Despite challenges such as travelrestrictions as well as safety and security concerns, there has been a rapidgrowth in the global tourism industry throughout the years. According to areport from World Tourism Organization the number of international tourists isexpected to reach 1.
4 billion by 2020 and 1.8 by 2030 which implies thesignificance of tourism sector in the future (www.e-unwto.org).
Tourism holds greatpotential and can contribute to a country in several aspects, specifically to acountry’s economy and environment, however the implications followed by tourismare not all positive and some countries face challenges, includingenvironmental challenges that are alarming.The link between tourism and thephysical environment is inevitable and theimplications for the environment depend on thebehavior of the individual tourist towards nature. Theenvironmental challenges caused by tourism are many including globalwarming, pollution, ecosystem degradation and so on. During the last decade,two major areas of concern have become air pollution and overexploitation of critical resources by tourists. There has been asignificant increase in air traffic caused by factors such as inexpensive air tickets and rising GDP. According to an EU’s environment reports that lung damagingaircraft emissions will rise 43% by 2035 (Neslen, 2016). The growthin This has alarming effects not only on health but on theglobal environment leading to catastrophic global climate changes. In addition, tourism has an importance for theresources of a country and one are that has been affected is the war resources.
Water is essential for the tourism industry in hotels, swimming pools, golfcourses and the like. Figure #2:The high water consumption of tourism-related activities.Figure 2 compares usage of water perday in a single-family home, in a pool, ski resort and at a golf course. It isapparent that the usage of a single-family home per day is insignificantcompared to other tourism-related activities.
In areas where clean water isalready a critical resource the overexploitationcan cause a higher risk for conflicts and diseases. The figure below illustrates the massive inequality in the local andtouristic consumption of water in Bali. Figure #3:Water consumption by tourists is far greater than consumption by localpopulations. It is important forgovernments to address the wider impacts of overexploitation of resources fromtourists in order to enforce rules and regulations to decrease such tendencies.Insome areas, the overexploitation has led to severe resentment among the localstriggering demonstrations and cutting of water systems to the hotels (Hickman, 2012). Collective and conscious efforts by policymakers, NGOs andtourists are required to deal with the wider negative environmental impacts oftourism because research shows that it is not only the environment that isaffected by touristic activities but similarly the environment affectsthe tourists as well as their choice of travelling destinations. An examplehere would be China that has been experiencing a decrease in tourism and theair pollution has been increasingly blamed for that. Worldwidenews coverage about China’s pollution issues hurts China’s image and drivesaway international tourists (Press, 2013).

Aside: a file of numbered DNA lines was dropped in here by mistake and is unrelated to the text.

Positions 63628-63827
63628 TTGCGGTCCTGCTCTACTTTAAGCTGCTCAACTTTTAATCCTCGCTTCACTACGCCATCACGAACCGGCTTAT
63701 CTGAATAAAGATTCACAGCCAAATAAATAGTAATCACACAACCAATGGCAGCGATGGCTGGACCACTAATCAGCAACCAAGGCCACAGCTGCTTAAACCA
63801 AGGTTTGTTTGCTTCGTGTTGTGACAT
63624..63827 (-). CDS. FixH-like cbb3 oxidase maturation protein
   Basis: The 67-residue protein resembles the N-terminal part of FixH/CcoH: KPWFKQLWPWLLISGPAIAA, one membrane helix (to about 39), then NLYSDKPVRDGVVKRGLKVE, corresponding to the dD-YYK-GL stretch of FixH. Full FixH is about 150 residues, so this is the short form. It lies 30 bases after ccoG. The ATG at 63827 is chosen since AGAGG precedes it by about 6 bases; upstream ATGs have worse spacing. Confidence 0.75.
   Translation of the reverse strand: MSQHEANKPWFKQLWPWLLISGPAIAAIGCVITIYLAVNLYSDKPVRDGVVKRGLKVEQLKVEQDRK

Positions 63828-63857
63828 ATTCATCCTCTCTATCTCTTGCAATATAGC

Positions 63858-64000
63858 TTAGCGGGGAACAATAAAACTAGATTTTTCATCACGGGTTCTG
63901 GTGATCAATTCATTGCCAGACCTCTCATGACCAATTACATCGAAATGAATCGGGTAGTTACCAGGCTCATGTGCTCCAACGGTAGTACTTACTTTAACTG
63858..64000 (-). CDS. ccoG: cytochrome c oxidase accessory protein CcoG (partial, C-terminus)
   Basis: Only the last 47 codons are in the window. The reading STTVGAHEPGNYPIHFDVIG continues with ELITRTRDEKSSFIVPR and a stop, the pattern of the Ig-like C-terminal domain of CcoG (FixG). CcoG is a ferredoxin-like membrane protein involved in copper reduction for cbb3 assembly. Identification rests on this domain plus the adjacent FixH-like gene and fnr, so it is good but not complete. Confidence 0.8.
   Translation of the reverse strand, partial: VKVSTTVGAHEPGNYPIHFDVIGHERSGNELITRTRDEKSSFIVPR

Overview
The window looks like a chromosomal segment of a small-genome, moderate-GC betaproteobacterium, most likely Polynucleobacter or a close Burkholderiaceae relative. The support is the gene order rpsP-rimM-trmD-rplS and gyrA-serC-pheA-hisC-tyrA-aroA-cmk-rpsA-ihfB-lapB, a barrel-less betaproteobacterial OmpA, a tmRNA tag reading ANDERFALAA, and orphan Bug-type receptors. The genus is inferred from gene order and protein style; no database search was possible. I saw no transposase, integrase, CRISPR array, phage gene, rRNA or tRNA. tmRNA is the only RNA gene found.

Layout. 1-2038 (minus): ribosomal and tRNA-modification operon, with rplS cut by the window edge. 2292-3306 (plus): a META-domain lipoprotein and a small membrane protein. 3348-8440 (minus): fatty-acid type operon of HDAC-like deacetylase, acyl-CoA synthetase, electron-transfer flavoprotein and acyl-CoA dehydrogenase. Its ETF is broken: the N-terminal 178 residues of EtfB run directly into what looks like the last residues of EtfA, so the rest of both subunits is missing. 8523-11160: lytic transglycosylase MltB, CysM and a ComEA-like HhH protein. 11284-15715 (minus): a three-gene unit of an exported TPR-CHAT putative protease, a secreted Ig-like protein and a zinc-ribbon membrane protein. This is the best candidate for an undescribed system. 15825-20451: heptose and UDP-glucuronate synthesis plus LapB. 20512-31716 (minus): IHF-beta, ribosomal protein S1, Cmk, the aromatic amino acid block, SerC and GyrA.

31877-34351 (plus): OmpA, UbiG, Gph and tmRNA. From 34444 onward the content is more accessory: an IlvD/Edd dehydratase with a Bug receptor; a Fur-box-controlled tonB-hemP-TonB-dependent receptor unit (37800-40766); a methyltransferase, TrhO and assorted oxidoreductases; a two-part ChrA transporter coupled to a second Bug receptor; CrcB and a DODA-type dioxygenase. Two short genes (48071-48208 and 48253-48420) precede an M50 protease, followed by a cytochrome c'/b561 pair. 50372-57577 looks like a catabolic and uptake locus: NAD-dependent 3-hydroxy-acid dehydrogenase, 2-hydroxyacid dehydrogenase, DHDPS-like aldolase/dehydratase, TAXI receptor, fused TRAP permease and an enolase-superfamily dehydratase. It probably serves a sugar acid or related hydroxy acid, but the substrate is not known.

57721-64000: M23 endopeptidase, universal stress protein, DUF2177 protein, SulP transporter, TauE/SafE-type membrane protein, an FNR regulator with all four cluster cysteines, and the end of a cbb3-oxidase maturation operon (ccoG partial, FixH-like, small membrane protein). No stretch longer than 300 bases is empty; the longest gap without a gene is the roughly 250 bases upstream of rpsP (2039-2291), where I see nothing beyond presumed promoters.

Figure #4: China tops the world in air pollution but other nations arenot far behind. Rates of tourism cansuffer as a result. The tourism sector isan economic asset if tourists increasingly protect the environment. Forexample, the tourism sector can contribute vastly to the economic strength of acountry. There are three types of economic effectscaused by tourism: direct, indirect and induced effects. Directcontribution refers to expenses that immediate, such as airlines, hotels,entertainment and shopping, while indirect contribution is related to the lessobvious effects, such as employment, foreign trade and the effect on GDP.Finally, induced effects deals with expenditure of employees that work intouristic-related companies.
In 2016, approximately 109million jobs were created worldwide due to the contribution of travel andtourism and it is furthermore expected that by 2028 travel and tourism willsupport 23% of new jobs created worldwide (https://www.wttc.org).
It is an economic sector that has outplaced allsectors except financial services, as seen in figure 5. In 2016, the top 5countries to experience a growth in GDP due to travel and tourism were UnitedStates, China, Germany, Japan and United Kingdom. (https://www.wttc.org). Figure #5: Tourism stimulates growth in othersectors. The demand for tourism is thereforesomething profitable economically stimulating investment, fostering growth,allowing the creation of new businesses, and improving the localinfrastructure. However, if tourist facilities in an underdeveloped country areowned by foreigners and the income is transferred to external bank accounts thetourist-activity will not benefit the local economy.